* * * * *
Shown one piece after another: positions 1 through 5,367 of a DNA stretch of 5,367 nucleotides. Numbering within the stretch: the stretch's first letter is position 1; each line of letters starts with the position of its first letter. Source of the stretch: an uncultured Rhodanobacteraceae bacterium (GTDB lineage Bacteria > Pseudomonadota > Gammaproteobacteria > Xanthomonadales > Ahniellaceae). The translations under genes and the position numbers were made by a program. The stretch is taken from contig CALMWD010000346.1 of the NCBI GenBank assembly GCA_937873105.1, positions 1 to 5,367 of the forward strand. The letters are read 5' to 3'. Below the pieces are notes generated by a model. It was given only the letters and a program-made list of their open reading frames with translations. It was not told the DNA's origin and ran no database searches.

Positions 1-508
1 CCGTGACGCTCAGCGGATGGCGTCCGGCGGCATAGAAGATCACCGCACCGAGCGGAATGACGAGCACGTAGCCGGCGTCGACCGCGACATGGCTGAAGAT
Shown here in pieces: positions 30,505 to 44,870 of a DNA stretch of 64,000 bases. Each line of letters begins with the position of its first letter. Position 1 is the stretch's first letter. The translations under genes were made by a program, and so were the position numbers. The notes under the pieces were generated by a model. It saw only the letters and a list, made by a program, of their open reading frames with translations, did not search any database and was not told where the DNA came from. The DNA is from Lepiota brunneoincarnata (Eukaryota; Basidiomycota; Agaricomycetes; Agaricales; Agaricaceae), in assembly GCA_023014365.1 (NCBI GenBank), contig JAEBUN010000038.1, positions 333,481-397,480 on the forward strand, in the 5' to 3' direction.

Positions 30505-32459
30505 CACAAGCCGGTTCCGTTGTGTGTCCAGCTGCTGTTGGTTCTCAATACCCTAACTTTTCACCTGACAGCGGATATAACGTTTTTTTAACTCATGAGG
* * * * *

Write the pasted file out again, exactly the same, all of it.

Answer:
Shown one piece after another: positions 1 through 5,367 of a DNA stretch of 5,367 nucleotides. Numbering within the stretch: the stretch's first letter is position 1; each line of letters starts with the position of its first letter. Source of the stretch: an uncultured Rhodanobacteraceae bacterium (GTDB lineage Bacteria > Pseudomonadota > Gammaproteobacteria > Xanthomonadales > Ahniellaceae). The translations under genes and the position numbers were made by a program. The stretch is taken from contig CALMWD010000346.1 of the NCBI GenBank assembly GCA_937873105.1, positions 1 to 5,367 of the forward strand. The letters are read 5' to 3'. Below the pieces are notes generated by a model. It was given only the letters and a program-made list of their open reading frames with translations. It was not told the DNA's origin and ran no database searches.

Positions 1-508
1 CCGTGACGCTCAGCGGATGGCGTCCGGCGGCATAGAAGATCACCGCACCGAGCGGAATGACGAGCACGTAGCCGGCGTCGACCGCGACATGGCTGAAGAT
Shown here in pieces: positions 30,505 to 44,870 of a DNA stretch of 64,000 bases. Each line of letters begins with the position of its first letter. Position 1 is the stretch's first letter. The translations under genes were made by a program, and so were the position numbers. The notes under the pieces were generated by a model. It saw only the letters and a list, made by a program, of their open reading frames with translations, did not search any database and was not told where the DNA came from. The DNA is from Lepiota brunneoincarnata (Eukaryota; Basidiomycota; Agaricomycetes; Agaricales; Agaricaceae), in assembly GCA_023014365.1 (NCBI GenBank), contig JAEBUN010000038.1, positions 333,481-397,480 on the forward strand, in the 5' to 3' direction.

Positions 30505-32459
30505 CACAAGCCGGTTCCGTTGTGTGTCCAGCTGCTGTTGGTTCTCAATACCCTAACTTTTCACCTGACAGCGGATATAACGTTTTTTTAACTCATGAGG